Sunday, June 30, 2013

Q - Robinson Arithmetic

Now that we are familiar with Baby Arithmetic (BA), we can make its language more expressive by allowing variables and quantifiers back into its logical vocabulary. When we do this, we simply obtain the interpreted language LA, that was described earlier.

Since we now have variables and quantifiers, we can replace the schemata of BA with regular axioms (see below). The resulting formal system of arithmetic is called Robinson Arithmetic and is often denoted by the letter Q, as described in Chapter 8 of Peter Smith's book. Here is his definition of Q:
  • The interpreted language of Robinson Arithmetic is simply the language LA, together with the interpretation IA
  • The deductive apparatus (inference rules) of Robinson Arithmetic will be some version of first-order logic with identity. We'll settle on a specific logic in a future post.
  • The axioms of Robinson Arithmetic are:
    • Axiom 1: ∀x (0 ≠ Sx)
    • Axiom 2: ∀x∀y (Sx = Sy → x = y)
    • Axiom 3: ∀x (x ≠ 0 → ∃y (x = Sy))
    • Axiom 4: ∀x (x + 0 = x)
    • Axiom 5: ∀x∀y (x + Sy = S(x + y))
    • Axiom 6: ∀x (x × 0 = 0)
    • Axiom 7: ∀x∀y (x × Sy = (x × y) + x)
Each axiom above, except for axiom 3, is a direct rewriting in first-order logic of a schema in the definition of BA. Axiom 3 is added to make sure that there is no element besides zero that does not have a successor.

Then Smith proves the following theorem:

 Q is not negation-complete.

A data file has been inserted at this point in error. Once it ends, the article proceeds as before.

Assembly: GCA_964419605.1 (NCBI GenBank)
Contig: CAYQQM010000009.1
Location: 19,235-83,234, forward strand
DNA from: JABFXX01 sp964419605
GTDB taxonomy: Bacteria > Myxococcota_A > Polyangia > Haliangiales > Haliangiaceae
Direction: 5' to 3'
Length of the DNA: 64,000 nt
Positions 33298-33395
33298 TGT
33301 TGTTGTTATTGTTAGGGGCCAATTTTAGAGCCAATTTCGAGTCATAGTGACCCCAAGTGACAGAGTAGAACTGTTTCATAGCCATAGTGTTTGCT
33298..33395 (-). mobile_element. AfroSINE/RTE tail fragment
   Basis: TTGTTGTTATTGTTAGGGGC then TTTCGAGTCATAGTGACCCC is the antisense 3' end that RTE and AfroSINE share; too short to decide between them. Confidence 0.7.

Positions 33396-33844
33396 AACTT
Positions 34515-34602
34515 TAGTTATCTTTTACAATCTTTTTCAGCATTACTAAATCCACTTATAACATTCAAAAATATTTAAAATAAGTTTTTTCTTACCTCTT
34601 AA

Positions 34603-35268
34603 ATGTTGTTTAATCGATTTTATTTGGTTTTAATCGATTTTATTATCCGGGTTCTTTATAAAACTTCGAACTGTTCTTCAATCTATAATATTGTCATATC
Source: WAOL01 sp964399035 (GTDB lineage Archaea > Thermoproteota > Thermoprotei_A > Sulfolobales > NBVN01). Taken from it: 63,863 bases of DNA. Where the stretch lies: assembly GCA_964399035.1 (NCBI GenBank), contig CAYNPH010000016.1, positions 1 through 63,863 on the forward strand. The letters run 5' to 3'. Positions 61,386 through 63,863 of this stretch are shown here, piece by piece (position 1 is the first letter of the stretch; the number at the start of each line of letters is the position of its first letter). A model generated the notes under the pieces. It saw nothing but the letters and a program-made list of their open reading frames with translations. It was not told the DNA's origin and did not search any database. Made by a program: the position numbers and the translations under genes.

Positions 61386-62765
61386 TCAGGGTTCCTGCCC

Proof sketch: Let φ be the sentence ∀x (0 + x = x)
  • Q is sound, since its axioms are all true and its logic is truth-preserving.
  • Q cannot derive φ: 
    • One way to prove this fact is to come up with an alternative interpretation for LA that makes Q's axioms true but φ false. Since Q is sound, it cannot derive φ. (Note: The alternative interpretation used in Smith's proof is an extension of IA with two new elements a and b in the domain such that a is its own successor, b is its own successor, and addition and multiplication are extended in such a way that 0 + a is equal to and 0 + b is equal to a, thereby falsifying φ.)
  • Q cannot derive ¬ φ:
    • This is because Q is sound and ¬ φ is false under the original interpretation IA.
So this chapter contains yet another proof of incompleteness that is much simpler than Gödel's proof.

Since φ represents a trivial fact about addition that Q cannot prove, it must be the case that Q is a weak theory of arithmetic.

Nevertheless, Q is interesting because Smith promises to prove (in a future chapter) that Q is sufficiently strong. Recall that this property is defined in terms of capturing properties and relations using case-by-case proofs.

And, sure enough, Q can do that. For example, Q can derive all of the sentences 0 + 0 = 0, 0 + S0 = S0, 0 + SS0 = SS0, etc. It simply cannot derive the universally quantified sentence φ that covers this infinite set in one fell swoop.

Finally (for this chapter anyway), Smith points out that any consistent theory that extends Q will also be sufficiently strong and therefore negation incomplete.

The next chapter presents Robinson Arithmetic in much greater detail and will probably take us several posts to dissect.

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